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FAQ incorrect?

 
 
Kenny McCormack
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      08-04-2006
In article <(E-Mail Removed)> ,
Andrew Poelstra <(E-Mail Removed)> wrote:
>On 2006-08-04, nroberts <(E-Mail Removed)> wrote:
>>
>> Kenny McCormack wrote:
>>
>>> Really, you need to re-think that post or you may lose your place in the
>>> he-man newbie-hating society.

>>
>> Hehehe...always interesting how one can inadvertently stir up a bee's
>> nest...
>>

>
>If by `one' you mean yourself, you did nothing wrong. If by `one' you
>mean McCormack, it wasn't inadvertent. He's a troll, and it's best you
>don't respond to his deranged mutterings.


Pot, kettle, black.

 
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jacob navia
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      08-04-2006
Richard Heathfield wrote:
> jacob navia said:
>
>>Walter Roberson wrote:

>
> <snip>
>
>>>According to C89 3.5.4.3,

>>
>>[snip]
>>
>>Irrelevant since that standard is no longer valid.

>
>
> It's perfectly valid according to a large number of compilers that support
> it and a huge number of programmers who use it. If we were to consider C89
> as invalid, then we would have no valid, widely-implemented C standard,
> which would be a ridiculous state of affairs.
>


OK OK.

When I bring a large number of compilers in many OSes
that support

#pragma once

you tell me that it is non-standard.

When I say that the standard is now

int main(void or int main(int argc,char *argv[])

you start with a large number of compilers that support C89.

There are many compilers that support the K&R standard (without
prototypes).

Should we recommned new users that they use that?

Let's standardize in the standard we use:

The *current* standard.

The rest is HISTORICAL and just confuses people
 
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Richard Heathfield
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      08-04-2006
jacob navia said:

> Richard Heathfield wrote:
>> jacob navia said:
>>
>>>Walter Roberson wrote:

>>
>> <snip>
>>
>>>>According to C89 3.5.4.3,
>>>
>>>[snip]
>>>
>>>Irrelevant since that standard is no longer valid.

>>
>>
>> It's perfectly valid according to a large number of compilers that
>> support it and a huge number of programmers who use it. If we were to
>> consider C89 as invalid, then we would have no valid, widely-implemented
>> C standard, which would be a ridiculous state of affairs.
>>

>
> OK OK.
>
> When I bring a large number of compilers in many OSes
> that support
>
> #pragma once
>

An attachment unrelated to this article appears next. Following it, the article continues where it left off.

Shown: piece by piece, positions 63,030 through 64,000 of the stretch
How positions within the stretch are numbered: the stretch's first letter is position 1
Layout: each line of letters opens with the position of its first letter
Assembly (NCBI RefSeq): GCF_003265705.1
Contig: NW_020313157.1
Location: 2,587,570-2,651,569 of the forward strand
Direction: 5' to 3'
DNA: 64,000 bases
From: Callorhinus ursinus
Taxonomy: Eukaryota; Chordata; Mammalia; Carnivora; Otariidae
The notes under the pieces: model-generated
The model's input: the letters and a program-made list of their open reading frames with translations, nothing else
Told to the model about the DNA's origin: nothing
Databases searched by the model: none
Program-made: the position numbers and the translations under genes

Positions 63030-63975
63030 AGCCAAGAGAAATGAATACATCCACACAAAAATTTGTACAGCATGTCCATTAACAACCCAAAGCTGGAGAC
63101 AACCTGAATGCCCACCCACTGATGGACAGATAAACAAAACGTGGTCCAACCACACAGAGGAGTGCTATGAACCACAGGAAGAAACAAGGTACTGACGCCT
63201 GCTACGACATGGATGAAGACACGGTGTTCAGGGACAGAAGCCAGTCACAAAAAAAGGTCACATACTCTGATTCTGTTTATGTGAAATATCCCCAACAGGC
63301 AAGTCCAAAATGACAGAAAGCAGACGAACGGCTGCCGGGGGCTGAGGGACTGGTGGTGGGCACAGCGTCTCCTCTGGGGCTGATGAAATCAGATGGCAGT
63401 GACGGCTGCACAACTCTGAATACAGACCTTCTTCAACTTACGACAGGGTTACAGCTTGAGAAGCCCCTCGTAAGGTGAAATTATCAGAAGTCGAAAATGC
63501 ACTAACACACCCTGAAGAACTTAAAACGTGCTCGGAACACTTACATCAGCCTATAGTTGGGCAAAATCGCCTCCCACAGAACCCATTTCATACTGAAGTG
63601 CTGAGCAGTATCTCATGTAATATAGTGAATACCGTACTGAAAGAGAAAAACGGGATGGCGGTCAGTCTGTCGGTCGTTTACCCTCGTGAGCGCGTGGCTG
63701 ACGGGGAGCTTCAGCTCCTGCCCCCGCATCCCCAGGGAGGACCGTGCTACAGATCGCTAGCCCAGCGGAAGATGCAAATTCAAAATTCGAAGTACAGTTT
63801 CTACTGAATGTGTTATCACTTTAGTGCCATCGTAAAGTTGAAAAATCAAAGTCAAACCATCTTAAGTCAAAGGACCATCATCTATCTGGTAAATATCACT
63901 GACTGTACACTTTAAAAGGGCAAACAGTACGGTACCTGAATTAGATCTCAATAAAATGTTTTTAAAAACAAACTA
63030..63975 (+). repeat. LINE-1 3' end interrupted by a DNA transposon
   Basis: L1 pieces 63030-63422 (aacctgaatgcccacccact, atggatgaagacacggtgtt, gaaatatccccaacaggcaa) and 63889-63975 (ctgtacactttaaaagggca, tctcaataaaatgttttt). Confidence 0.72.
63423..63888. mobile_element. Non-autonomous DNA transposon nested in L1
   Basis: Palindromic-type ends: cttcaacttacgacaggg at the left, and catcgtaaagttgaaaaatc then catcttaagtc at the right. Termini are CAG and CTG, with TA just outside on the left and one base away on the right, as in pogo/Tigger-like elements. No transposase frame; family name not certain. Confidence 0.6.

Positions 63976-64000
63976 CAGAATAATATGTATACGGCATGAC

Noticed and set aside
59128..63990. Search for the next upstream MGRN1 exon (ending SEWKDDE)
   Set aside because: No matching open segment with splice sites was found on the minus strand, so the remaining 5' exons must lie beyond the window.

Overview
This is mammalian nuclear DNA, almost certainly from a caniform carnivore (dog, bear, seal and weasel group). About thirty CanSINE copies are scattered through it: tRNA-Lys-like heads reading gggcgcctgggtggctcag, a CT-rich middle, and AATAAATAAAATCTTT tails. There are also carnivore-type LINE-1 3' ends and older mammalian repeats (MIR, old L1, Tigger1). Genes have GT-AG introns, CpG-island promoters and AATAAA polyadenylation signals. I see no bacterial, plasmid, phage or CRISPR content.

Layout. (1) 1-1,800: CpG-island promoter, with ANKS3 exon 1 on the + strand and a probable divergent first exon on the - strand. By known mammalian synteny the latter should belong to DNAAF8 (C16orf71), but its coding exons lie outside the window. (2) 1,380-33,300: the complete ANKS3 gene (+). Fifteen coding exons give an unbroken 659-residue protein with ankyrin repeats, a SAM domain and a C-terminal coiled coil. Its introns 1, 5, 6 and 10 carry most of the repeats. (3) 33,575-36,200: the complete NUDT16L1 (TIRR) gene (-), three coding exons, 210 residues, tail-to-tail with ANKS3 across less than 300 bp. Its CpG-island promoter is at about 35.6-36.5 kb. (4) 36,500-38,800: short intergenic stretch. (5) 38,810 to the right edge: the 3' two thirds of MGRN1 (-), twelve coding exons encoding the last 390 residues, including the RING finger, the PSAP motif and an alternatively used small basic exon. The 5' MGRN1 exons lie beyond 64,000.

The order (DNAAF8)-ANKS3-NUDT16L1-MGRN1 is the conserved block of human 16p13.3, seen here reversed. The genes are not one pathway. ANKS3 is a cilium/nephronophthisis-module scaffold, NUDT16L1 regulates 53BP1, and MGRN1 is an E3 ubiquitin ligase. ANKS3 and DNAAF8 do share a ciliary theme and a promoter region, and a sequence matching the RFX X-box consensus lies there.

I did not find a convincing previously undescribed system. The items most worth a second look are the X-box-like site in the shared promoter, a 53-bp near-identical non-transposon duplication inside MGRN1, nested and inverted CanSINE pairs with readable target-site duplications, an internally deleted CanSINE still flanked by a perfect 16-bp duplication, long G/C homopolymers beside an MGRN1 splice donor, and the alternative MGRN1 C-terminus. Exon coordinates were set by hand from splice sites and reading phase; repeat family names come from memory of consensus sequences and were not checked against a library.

> you tell me that it is non-standard.


But your idea of "large number" is a relatively small number, whereas the
number of compilers conforming to C89 is considerably greater. In fact,
you'd be hard-pressed to find a C compiler in current use that did not
conform to C89 (modulo the odd bug), whereas it is so easy to find a C
compiler that does not support #pragma once that you managed it all by
yourself.

> When I say that the standard is now
>
> int main(void or int main(int argc,char *argv[])


you'd be wrong, because the first of your examples is a parenthesis short of
a declarator.

> you start with a large number of compilers that support C89.


Indeed. Note that int main(void) and int main(int argc, char *argv[]) or
their equivalents have been the forms recommended by clc for many years, so
I don't see what point you're trying to make here.

> There are many compilers that support the K&R standard (without
> prototypes).


Sure. Whilst they do not conform to C89 (at least, when invoked in K&R
mode), they nevertheless may prove useful to some people. K&R C is still
topical here.

> Should we recommned new users that they use that?


Only if they are obliged to use K&R compilers.

> Let's standardize in the standard we use:


It's not up to you and me to determine which flavours of C are topical here.
By longstanding convention, K&R C, C90, and now C99 are all topical in clc.

> The *current* standard.


Fine, as soon as it becomes as widely implemented as C90 currently is, which
won't be for many years.

> The rest is HISTORICAL and just confuses people


The kind of people who make good computer programmers are not the kind of
people to be confused easily by the fact that a newsgroup might discuss K&R
C, C90, /and/ C99.

--
Richard Heathfield
"Usenet is a strange place" - dmr 29/7/1999
http://www.cpax.org.uk
email: rjh at above domain (but drop the www, obviously)
 
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Frederick Gotham
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      08-04-2006

Troll Alert: Kenny McCormack

The only way to deal with trolls is to limit your reaction to reminding
others not to respond to trolls.

--

Frederick Gotham
 
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Frederick Gotham
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Posts: n/a
 
      08-04-2006

Troll Alert: Kenny McCormack

The only way to deal with trolls is to limit your reaction to reminding
others not to respond to trolls.

--

Frederick Gotham
 
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Keith Thompson